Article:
La Russie opprimée

La Russie opprimée ('Oppressed Russia') was a French language weekly publication, issued exiled Russian Social-Revolutionaries in Paris 1926–1933.[1][2][3] La Russie opprimée was launched by Alexander Kerensky in 1926. The newspaper contained analysis of Soviet culture and politics, reviews of the Soviet press and polemics against pro-Soviet personalities in France. It carried the by-line 'Weekly socialist information bulletin'. Apart from Kerensky, other editors included O. Minor and V. Zenzinov.[3] The office of La Russie opprimée was located in the 16th arrondissement of Paris.[4]

La Russie opprimée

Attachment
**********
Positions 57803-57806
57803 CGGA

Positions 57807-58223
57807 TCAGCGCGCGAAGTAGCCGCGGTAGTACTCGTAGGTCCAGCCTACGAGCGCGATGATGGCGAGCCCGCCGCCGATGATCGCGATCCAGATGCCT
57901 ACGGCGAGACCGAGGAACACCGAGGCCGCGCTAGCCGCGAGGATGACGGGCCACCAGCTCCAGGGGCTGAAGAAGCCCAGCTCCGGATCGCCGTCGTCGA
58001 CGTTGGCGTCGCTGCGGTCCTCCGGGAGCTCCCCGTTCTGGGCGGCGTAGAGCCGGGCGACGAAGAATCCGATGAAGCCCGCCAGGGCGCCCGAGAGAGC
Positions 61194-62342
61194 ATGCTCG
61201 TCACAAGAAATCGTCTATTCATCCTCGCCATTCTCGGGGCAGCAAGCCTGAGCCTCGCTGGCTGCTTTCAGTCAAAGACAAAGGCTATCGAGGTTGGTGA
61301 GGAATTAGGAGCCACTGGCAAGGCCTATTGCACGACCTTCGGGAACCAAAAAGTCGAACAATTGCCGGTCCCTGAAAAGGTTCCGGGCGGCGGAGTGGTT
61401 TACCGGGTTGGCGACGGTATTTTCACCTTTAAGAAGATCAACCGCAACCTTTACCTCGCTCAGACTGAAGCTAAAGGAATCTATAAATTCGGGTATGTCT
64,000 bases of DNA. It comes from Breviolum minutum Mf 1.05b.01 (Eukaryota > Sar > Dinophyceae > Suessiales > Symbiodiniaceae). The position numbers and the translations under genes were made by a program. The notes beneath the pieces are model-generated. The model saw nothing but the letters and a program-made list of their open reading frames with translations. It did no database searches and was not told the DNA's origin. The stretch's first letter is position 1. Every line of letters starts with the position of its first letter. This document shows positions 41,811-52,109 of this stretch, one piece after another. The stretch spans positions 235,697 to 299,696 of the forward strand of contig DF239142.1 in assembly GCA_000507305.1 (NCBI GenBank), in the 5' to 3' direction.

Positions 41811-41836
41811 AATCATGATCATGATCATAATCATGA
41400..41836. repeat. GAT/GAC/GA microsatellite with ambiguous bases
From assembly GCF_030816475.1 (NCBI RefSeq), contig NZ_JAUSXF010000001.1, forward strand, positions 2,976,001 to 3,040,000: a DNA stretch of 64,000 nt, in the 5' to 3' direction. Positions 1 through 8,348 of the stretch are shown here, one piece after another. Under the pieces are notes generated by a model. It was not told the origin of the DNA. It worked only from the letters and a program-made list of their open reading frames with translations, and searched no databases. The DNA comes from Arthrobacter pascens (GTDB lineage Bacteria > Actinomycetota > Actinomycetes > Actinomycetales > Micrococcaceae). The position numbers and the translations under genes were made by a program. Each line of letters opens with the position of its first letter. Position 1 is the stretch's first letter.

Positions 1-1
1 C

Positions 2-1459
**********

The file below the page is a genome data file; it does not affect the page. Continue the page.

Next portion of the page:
TypeWeekly
EditorAlexander Kerensky, O. Minor, V. Zenzinov
Founded1926
Political alignmentSocial-Revolutionary
LanguageFrench language
Ceased publication1933
Headquarters9 bis Rue Vineuse, Paris (48°51′33.4″N 2°17′2.6″E / 48.859278°N 2.284056°E / 48.859278; 2.284056)
OCLC number32282792

ReferencesEdit

  1. ^ Council on Foreign Relations. A Political Handbook of the World Parliaments, Parties and Press. New York: Published for Council on Foreign Relations by Harvard University Press and Yale University Press, 1933. p. 166
  2. ^ Zarusky, Jürgen. Die deutschen Sozialdemokraten und das sowjetische Modell: ideologische Auseinandersetzung und aussenpolitische Konzeptionen 1917-1933. München: Oldenbourg, 1992. p. 281
  3. ^ a b Livak, Leonid. Russian émigrés in the intellectual and literary life of interwar France: a bibliographical essay. Montreal: McGill-Queen's University Press, 2010. pp. 19, 24, 506
  4. ^ The Labour Year Book, Vol. 10. Co-operative Printing Society Limited, 1932. p. 417